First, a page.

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Burnham v. Kwentus

Court of Appeals of Mississippi

March 10, 2015

CHESTER KING BURNHAM, APPELLANT / CROSS-APPELLEE
v.
JOSEPH A. KWENTUS AND KAREN RICHARDSON, APPELLEES / CROSS-APPELLANTS

DATE OF JUDGMENT: 12/11/2013.

Page 287

COURT FROM WHICH APPEALED: HINDS COUNTY CHANCERY COURT, HON. DENISE OWENS, TRIAL JUDGE.

FOR APPELLANT: JOHN T. ARMSTRONG JR.

FOR APPELLEES: JOHN G. CORLEW, KATHY A. SMITH.

BEFORE IRVING, P.J., ROBERTS AND MAXWELL, JJ. LEE, C.J., IRVING AND GRIFFIS, P.JJ., BARNES, ISHEE, ROBERTS, CARLTON, FAIR AND JAMES, JJ., CONCUR.

OPINION

Page 288

MAXWELL, J.

[¶1] For more than fifty years, Chester Burnham had crossed his neighbor's property along Ridge Road, a private road that ran from a public road to Burnham's landlocked property. Burnham's neighbor testified this access was granted out of neighborly courtesy. His family knew Burnham used the road and " in the kindness of their heart" allowed Burnham " to go through their property without question." But when Burnham's neighbor sold the family property in 2008, Burnham's new neighbors, Joseph Kwentus and Karen Richardson (collectively, Kwentus), told Burnham to stop using Ridge Road. They instead instructed him to use a newer and--in Burnham's eyes--less-passable road. Burnham sued Kwentus, claiming he owned a prescriptive easement across Ridge Road. The chancellor disagreed.

Page 289

And Burnham now appeals the denial of this claim.

[¶2] Mississippi's property laws are clear that, if use is based on permission, express or implied, no matter how long, it can never ripen into the hostile use required for a prescriptive easement.[1] Key to a prescriptive easement is use that is adverse to the rights of the serviente-state owner.[2] And here the chancellor found Burnham's use of Ridge Road was not adverse but rather due to the kindness of his neighbor. Thus, we affirm the first part of her judgment, which denied Burnham's claim to a prescriptive easement.

[¶3] But Burnham is not left without access to his landlocked property. The chancellor granted Burnham's alternative claim that he had an easement by necessity. This easement arose in 1937, when the bank that owned both Kwentus's property and an undivided interest in Burnham's property sold off its interest in Burnham's landlocked property. In this situation, the law assumes the common owner impliedly granted a right-of-way across its property, so the purchaser could have the needed access to his property.[3] This type of easement is appurtenant, traveling with the land as long as the necessity still exists.[4] Because the chancellor found Burnham was in the same need of access as his predecessors in title, we also affirm the second part of the chancellor's judgment, which granted Burnham an easement by necessity across the newer road until it connects to Ridge Road.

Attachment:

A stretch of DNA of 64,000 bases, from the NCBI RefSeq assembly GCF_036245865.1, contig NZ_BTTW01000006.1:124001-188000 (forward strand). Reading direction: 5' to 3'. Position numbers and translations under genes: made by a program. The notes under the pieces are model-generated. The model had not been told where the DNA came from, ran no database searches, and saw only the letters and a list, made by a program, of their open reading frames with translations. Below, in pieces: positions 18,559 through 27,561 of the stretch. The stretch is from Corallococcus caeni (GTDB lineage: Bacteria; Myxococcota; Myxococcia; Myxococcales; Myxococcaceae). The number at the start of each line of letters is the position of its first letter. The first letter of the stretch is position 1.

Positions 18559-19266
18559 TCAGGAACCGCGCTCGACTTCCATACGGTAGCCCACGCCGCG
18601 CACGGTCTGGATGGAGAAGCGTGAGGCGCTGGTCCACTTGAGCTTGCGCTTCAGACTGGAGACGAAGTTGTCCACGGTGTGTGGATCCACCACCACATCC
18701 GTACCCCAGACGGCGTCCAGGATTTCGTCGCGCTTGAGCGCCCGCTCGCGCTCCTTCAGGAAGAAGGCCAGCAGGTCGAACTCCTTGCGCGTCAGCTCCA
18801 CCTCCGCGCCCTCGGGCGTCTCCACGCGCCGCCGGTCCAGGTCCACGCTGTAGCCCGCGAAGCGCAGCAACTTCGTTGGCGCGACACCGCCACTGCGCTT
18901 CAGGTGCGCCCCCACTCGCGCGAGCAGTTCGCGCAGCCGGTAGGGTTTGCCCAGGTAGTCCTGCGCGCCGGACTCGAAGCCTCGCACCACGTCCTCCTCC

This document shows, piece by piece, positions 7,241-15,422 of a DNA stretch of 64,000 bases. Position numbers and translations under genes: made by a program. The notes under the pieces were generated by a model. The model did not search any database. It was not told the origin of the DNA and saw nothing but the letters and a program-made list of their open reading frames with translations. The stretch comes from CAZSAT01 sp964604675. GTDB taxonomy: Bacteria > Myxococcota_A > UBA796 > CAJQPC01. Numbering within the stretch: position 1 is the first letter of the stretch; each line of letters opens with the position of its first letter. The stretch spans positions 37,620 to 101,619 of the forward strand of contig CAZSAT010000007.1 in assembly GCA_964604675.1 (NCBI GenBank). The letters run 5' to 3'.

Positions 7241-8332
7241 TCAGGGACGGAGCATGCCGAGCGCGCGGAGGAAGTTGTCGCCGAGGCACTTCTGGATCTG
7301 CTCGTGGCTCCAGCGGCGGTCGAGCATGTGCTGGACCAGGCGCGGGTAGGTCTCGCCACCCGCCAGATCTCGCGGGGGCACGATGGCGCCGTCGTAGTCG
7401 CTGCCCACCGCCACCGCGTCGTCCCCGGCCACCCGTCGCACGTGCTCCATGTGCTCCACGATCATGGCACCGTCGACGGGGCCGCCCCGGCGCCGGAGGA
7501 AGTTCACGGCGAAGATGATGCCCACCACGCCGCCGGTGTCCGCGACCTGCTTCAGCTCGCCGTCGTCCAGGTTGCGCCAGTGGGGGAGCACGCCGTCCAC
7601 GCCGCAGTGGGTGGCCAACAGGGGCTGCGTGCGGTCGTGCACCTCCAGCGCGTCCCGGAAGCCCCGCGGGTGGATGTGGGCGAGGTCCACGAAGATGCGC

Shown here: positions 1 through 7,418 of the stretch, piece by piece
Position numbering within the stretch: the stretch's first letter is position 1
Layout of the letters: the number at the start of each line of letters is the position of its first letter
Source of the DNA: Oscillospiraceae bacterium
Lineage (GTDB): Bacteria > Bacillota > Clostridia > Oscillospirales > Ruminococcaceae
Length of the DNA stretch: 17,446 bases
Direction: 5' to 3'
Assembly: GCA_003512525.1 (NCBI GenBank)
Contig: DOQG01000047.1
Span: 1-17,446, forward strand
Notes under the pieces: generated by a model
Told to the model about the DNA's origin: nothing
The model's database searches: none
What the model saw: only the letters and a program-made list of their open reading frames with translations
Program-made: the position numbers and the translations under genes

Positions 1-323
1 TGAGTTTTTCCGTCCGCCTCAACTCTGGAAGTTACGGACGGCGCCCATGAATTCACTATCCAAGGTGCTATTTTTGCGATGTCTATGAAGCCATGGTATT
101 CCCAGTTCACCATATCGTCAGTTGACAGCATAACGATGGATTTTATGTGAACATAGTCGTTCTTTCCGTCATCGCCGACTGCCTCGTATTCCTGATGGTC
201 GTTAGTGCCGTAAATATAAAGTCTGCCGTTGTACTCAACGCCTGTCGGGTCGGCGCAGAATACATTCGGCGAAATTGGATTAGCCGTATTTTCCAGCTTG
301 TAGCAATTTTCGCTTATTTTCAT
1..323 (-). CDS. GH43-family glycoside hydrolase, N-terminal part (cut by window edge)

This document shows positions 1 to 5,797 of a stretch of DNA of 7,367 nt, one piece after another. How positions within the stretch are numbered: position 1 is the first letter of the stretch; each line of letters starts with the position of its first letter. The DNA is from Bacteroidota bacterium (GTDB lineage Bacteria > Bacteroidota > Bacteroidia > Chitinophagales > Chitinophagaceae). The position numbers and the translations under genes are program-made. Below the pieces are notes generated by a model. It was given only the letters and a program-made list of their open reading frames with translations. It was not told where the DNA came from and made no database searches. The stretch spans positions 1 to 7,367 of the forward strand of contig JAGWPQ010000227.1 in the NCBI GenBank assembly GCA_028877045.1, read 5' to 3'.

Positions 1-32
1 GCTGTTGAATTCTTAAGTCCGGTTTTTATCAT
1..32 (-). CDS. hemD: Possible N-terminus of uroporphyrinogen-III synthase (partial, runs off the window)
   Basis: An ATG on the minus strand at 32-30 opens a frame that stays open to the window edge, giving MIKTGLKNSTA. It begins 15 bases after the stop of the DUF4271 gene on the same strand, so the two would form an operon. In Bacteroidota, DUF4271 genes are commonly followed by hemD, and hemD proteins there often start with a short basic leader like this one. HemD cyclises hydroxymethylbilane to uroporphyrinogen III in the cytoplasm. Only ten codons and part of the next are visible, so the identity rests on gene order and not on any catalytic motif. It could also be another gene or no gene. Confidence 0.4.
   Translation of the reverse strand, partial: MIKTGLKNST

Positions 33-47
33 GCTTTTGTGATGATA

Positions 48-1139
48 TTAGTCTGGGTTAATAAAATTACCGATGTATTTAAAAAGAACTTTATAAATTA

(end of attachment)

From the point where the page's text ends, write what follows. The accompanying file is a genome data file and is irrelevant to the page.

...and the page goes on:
Background Facts and Procedural History

I. Evidence Before the Chancellor

[¶4] In 1937, the property that is now Kwentus's was owned by Capitol National Bank (Capitol). Capitol also owned an undivided one-third interest in the property that is now Burnham's. Capitol conveyed this one-third interest to Robert F. Young. At the time of Capitol's conveyance to Young, Burham's property became landlocked. While Capitol had been able to access its interest in the Burnham tract because it owned the adjoining property, Young would have had to cross over Capitol's property to reach a public road. One of Young's successors in interest also acquired the remaining undivided interest in the property. So when Burnham purchased the property in 1952, he purchased the entire interest.

[¶5] Following his purchase, Burnham began using Ridge Road across his neighbor's property, as it was the only way to get to his land. He used the road to access his land to hunt. And he directed his friends and hunting lessees to do the same. Burnham also ...


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